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Deep Brain Stimulation for Parkinson's Disease

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When Will I Be Able to Go Home After the Deep Brain Stimulation Procedure?

The average hospital stay for the first part of the deep brain stimulation surgery is two to three days. For the second part of the surgery one week later, you will be in the hospital for less than 24 hours.

How Should I Care for the Surgical Area Once I Am Home?

  • Your stitches or staples will be removed seven to 10 days after surgery.
  • Each of the pin sites should be kept covered with band-aids until they are dry. These should be changed every day as necessary.
  • You will be able to wash your head with a damp cloth, avoiding the surgical area.
  • You may shampoo your hair the day after your stitches or staples are removed, but only very gently.
  • You should not scratch or irritate the wound areas.

Will I Have to Limit Activity Following Deep Brain Stimulation Surgery?

  • You should not engage in light activities for two weeks after deep brain stimulation surgery. This includes housework and sexual activity.
  • You should not engage in heavy activities for four to six weeks after surgery. This includes jogging, swimming, or any physical education classes. Anything strenuous should be avoided to allow your surgical wound to heal properly. If you have any questions about activities, call your doctor before performing them.
  • You should not lift more than five pounds for at least two weeks.
  • Depending on the type of work you do, you may return to work within four to six weeks.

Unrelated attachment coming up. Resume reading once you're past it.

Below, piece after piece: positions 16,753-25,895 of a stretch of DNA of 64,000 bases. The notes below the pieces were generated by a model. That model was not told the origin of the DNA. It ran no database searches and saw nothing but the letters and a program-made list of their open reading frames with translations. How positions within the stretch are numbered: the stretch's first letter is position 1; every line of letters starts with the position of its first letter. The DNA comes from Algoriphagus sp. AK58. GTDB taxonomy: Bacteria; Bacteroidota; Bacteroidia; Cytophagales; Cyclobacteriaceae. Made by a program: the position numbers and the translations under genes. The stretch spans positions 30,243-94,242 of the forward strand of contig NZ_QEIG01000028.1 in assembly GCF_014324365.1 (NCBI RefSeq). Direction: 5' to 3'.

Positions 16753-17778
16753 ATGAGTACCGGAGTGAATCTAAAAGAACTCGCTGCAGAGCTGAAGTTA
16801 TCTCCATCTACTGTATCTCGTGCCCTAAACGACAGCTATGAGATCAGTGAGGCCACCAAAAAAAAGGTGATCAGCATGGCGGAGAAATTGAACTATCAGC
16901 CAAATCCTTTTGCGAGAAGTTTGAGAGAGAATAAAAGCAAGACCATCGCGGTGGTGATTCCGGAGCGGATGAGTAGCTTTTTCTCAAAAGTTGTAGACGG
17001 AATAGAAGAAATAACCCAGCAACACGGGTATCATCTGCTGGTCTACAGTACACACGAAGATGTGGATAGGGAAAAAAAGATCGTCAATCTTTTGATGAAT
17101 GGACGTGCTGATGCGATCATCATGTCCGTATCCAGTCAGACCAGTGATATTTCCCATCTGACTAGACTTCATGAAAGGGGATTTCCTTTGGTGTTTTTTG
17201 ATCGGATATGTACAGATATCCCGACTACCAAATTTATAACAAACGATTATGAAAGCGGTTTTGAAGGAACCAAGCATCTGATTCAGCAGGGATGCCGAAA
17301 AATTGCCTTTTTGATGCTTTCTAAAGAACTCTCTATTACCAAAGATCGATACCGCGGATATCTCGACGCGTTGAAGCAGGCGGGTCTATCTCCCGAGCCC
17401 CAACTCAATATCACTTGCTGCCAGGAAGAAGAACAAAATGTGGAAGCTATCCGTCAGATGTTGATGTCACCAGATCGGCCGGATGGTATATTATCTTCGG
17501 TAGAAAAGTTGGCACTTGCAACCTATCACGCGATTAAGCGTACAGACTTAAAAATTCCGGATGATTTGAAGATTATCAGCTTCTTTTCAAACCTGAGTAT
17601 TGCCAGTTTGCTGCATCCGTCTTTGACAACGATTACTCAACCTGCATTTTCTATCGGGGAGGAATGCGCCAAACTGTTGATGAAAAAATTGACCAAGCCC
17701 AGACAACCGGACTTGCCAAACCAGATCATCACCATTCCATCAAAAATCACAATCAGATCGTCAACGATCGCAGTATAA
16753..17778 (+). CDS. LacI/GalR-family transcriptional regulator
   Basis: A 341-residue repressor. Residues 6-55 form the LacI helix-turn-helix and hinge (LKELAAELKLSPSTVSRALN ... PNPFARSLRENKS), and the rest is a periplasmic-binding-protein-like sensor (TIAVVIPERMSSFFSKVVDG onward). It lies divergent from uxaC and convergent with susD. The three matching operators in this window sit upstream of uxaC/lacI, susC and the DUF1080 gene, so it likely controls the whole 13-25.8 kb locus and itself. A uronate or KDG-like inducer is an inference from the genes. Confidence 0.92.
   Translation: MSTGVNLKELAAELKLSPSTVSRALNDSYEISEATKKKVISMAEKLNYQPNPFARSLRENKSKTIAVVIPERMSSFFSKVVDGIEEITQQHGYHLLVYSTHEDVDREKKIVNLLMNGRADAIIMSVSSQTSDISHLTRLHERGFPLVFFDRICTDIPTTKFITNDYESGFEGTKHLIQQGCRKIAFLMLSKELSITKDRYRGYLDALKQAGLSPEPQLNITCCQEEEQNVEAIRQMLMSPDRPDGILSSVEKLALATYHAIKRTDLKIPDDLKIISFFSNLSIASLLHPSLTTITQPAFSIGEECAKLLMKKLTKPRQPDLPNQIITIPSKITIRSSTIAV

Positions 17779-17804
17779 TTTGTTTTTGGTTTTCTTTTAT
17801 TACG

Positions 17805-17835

Post Surgery Warning:

Call your doctor immediately if you experience any of the following symptoms after deep brain stimulation surgery:

  • Severe and persistent headaches
  • Bleeding from your incision
  • Redness or increased swelling in the area of the incision
  • Loss of vision
  • A sudden change in vision
  • A persistent fever or chills

Can I Use Electrical Devices?

While you should be able to use most electronic devices, you should be aware that:

  • Some devices, such as theft detectors and screening devices, like those found in airports, department stores and public libraries, can cause your neurotransmitter to switch on or off. Usually, this only causes an uncomfortable sensation. However, your symptoms could get worse suddenly. Always carry the identification card given to you. With this, you may request assistance to bypass those devices.
  • You will be able to use home appliances, computers, and cell phones. They do not usually interfere with your implanted stimulator.
  • You will be provided with a magnet to activate and deactivate your stimulator. This magnet may damage televisions, credit cards, and computer discs. Always keep it at least one foot away from these items.

 

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WebMD Medical Reference

Reviewed by Jon Glass on August 13, 2012
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